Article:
Speaking for the “True Business Community”.
by Susan Frank, Director, California Business Alliance
July 11, 2014
A Central Coast construction firm.
A Los Angeles-area mattress company.
A Sacramento print shop.
A Silicon Valley business association.
A Southern California ethnic chamber of commerce.
A San Diego dry cleaner.
A Palm Springs art gallery.
A statewide small business association.
According to an oil industry-funded group (called “Fed Up at the Pump” or FUP), which was formed to oppose the state’s clean energy law (AB 32), none of these businesses or associations are considered part of the “true business community.” According to FUP, these mainstream companies and organizations are lining their pockets with government subsidies and are unworthy of speaking for business.
This disingenuous attack from FUP, which is orchestrated by an industry that receives billions in government subsidies annually, is nothing more than a desperate move to claim some sort of false moral high ground. In reality, FUP’s members are a who’s who of the state’s largest emitters and have been working to kill AB 32 since the day it became law eight years ago. While FUP may represent some legitimate business interests, it is a group that is bankrolled by the very industry that is seeking an exemption from AB 32.
As a former chamber of commerce CEO, I can’t imagine that the California Chamber of Commerce or the California Small Business Alliance, two of FUP’s members, would endorse a message that the businesses and associations I mentioned above shouldn’t be considered part of the “true business community.”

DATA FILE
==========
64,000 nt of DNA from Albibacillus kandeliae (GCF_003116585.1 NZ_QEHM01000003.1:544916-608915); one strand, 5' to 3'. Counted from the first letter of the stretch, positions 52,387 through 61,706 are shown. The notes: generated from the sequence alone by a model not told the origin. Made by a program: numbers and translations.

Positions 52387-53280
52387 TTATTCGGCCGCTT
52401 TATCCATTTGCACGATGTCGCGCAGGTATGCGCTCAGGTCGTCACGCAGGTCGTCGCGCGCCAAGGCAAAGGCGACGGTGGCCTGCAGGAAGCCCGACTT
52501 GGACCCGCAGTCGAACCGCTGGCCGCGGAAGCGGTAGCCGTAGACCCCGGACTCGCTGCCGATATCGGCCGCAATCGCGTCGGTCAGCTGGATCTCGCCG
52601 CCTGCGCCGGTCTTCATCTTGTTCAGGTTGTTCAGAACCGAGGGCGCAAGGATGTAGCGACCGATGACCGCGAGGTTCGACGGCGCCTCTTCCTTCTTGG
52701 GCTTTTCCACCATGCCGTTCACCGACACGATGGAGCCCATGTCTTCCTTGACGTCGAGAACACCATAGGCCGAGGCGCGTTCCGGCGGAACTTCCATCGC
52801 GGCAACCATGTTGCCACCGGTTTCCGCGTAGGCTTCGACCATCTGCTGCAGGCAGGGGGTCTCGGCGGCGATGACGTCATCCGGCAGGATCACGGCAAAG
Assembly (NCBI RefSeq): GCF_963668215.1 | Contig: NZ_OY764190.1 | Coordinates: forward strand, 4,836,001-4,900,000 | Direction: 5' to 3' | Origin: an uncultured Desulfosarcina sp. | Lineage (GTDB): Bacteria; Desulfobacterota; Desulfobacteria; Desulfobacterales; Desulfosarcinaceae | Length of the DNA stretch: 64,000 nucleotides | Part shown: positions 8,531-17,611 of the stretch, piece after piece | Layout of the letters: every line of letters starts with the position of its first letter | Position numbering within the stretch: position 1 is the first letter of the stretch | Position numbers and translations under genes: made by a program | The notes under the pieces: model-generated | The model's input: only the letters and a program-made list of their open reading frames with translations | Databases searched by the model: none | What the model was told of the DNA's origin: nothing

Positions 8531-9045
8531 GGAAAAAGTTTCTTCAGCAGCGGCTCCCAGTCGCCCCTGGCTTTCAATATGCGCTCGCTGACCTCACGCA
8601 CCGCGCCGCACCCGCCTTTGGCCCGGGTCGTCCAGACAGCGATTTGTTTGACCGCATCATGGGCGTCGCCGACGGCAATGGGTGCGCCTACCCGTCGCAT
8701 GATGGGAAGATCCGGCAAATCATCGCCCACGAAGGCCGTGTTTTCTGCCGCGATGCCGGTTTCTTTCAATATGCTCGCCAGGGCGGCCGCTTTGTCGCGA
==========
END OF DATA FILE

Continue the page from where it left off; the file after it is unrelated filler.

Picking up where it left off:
Perhaps what distinguishes my members from FUP’s members is that mine believe in regulatory certainty, a level playing field, and the belief that our state’s approach to clean energy is winning the day. In fact, California’s just moved up a notch to claim the spot as the 8th largest economy in the world, and my members are part of the economic engine that make that ranking possible.
To suggest that the “true business community” is only a handful of large industry groups is offensive to the more than 1,280 businesses, associations and chambers of commerce that make up the membership of the California Business Alliance, and should offend any business person that has chosen this fine state to invest in, set up shop, employ workers, and build a life for his or her family.